If you use Google Alerts, whether to track content on your site, follow mentions of your name or simply follow topics you are interested in, you may have gotten an email earlier this week informing you of some changes to the service.
In short, Google has gotten rid of the “Web” alerts and replaced them with searches for “Everything”. Previously Web alerts focused on sites that were not in News, Discussions, Video or other Google Alerts searches but still tracked keywords found on the majority of the Web.
The difference certainly is not a profound one, Google admits it only made the change after it realized that very few of Google Alerts users even set up Web searches and the results were already available in ones for Everything. Still, Leena Rao, the author of the TechCrunch article above, hinted that it might be the beginning of the end for Google Alerts as a service.
However, that seems to be a wildly unfounded statement, instead, the move seems to be bringing Google Alerts in line with the rest of the changes Google has made and, for all intents and purposes, seems to be going very strong as a service.
The Bigger Picture
Google has been making a series of very drastic changes to its search engine over the past few months. Most publicly, Google added the side bar to its search results, which is where it introduced the concept of “Everything”. Behind the scenes, it also made changed to the way it indexes pages, introducing Caffeine, a new system of indexing content in chunks.
In addition to dropping the Web filter in Google Alerts, Google has been making other tweaks to the system, including improving the accuracy of the service and allowing users to select the length of the emails they want to receive. These two changes go a long way to making the service more useful, especially for those with very active alerts set up.
Granted, these are the first major changes since the addition of RSS in 2008, but it is still proof that Google Alerts has not been abandoned by Google.
The More Likely Explanation
While it is true that Google Alerts has not gotten a great deal of attention from Google over the years, that’s because it hasn’t been necessary. Google Alerts is a very small portion of the bigger picture for Google and is only updated when necessary, for example, when Google changes wording on its main search product and doesn’t want to create confusion.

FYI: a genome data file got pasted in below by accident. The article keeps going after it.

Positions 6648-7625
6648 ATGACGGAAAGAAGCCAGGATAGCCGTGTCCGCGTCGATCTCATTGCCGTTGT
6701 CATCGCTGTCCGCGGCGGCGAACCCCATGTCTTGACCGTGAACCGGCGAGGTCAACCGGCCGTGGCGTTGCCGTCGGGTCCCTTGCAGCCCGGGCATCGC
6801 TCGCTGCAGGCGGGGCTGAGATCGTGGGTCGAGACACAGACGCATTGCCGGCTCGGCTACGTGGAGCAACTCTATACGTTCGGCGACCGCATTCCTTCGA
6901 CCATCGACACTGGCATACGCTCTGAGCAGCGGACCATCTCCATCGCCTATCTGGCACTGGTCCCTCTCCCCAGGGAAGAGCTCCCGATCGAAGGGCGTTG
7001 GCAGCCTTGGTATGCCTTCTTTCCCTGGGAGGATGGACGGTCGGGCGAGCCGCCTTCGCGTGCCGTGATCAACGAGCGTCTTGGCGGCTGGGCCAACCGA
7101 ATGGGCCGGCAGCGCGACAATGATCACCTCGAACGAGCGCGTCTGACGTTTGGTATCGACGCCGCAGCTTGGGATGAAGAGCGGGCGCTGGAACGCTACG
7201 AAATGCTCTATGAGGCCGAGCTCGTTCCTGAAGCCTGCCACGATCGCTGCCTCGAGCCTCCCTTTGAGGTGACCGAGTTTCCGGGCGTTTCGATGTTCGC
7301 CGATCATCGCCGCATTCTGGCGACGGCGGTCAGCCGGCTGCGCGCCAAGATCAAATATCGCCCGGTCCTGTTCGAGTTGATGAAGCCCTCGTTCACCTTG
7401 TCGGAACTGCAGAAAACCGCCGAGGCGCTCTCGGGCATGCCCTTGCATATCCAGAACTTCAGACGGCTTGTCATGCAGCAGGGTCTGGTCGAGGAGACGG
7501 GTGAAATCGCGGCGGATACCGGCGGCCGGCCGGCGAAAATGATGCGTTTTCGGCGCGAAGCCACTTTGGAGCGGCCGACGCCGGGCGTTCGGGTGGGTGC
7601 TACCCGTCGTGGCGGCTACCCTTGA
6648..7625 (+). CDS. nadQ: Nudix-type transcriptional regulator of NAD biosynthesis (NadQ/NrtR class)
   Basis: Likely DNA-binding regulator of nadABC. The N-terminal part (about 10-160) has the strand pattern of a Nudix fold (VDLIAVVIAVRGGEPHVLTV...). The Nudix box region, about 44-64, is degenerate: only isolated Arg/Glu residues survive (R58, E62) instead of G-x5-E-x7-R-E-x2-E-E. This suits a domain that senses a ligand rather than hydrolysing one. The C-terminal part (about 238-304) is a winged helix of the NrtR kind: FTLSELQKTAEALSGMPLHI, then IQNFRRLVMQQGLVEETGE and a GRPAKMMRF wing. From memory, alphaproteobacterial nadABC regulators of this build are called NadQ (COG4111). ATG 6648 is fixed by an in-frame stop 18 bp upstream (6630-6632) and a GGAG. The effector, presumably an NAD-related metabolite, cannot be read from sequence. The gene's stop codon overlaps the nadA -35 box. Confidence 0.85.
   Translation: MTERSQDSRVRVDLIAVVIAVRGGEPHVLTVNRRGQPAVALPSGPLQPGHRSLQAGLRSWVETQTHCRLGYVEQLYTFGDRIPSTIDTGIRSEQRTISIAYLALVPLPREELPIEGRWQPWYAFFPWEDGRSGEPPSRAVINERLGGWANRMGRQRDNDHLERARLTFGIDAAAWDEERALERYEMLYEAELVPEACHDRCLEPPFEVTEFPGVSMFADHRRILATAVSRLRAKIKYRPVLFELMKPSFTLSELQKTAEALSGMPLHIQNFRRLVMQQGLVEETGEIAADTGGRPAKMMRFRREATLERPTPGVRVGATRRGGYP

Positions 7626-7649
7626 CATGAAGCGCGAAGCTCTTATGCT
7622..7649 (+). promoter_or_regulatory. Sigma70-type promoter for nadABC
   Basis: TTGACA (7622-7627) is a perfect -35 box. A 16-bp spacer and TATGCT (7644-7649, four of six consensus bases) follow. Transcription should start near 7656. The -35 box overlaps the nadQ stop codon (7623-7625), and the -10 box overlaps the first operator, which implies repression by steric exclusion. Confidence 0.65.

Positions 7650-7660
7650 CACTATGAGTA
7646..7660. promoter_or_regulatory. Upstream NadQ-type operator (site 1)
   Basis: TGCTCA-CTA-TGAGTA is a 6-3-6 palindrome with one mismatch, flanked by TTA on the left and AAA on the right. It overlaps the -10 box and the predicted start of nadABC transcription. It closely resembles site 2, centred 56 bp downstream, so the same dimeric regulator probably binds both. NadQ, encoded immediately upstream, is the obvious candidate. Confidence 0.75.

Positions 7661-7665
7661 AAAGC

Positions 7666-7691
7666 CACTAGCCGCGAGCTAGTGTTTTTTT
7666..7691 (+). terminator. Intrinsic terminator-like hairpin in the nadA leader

Combine that with the fact that the Web search was, almost certainly, heavily underused because of the minimal distinction between it and the “Everything” option, it’s easy to see why Google decided to drop it. It eliminates inconsistency with the existing navigation/marketing and eliminates a largely superfluous option that was unused and could have caused confusion.
In short, it was the right move to make for Google and it doesn’t herald the beginning of the end for Google Alerts, just a change in the options offered to bring them in line with other Google offerings.
What to Do If You Are Affected
If you are one of the ones who had your alerts changed by this move, your best bet is to simply try out the new alert for a while and see if it works. If there is too much noise, you may be able to refine it.
Given, however, that the vast Everything is comprised almost entirely of results that were in the Web filter, there is little reason to assume that there would be a huge uptick in the amount of results. The only way it should be a problem is if you were specifically using the Web filter to leave out results for videos or images.
In the end, this doesn’t seem likely to be the death knell for Google Alerts. Far from it. Though the service certainly isn’t the darling of the Google enterprise, it is still going strong, receiving updates and getting attention.
All in all, it is doing fine and doesn’t seem to be going anywhere.
Though one can never really predict what Google is going to do with the products it has, it doesn’t seem like Alerts is in the crosshairs so to speak. In contrast, the fact it is valuable to update to their current presentation indicates that Google is thinking about it and working on it, if only behind the scenes.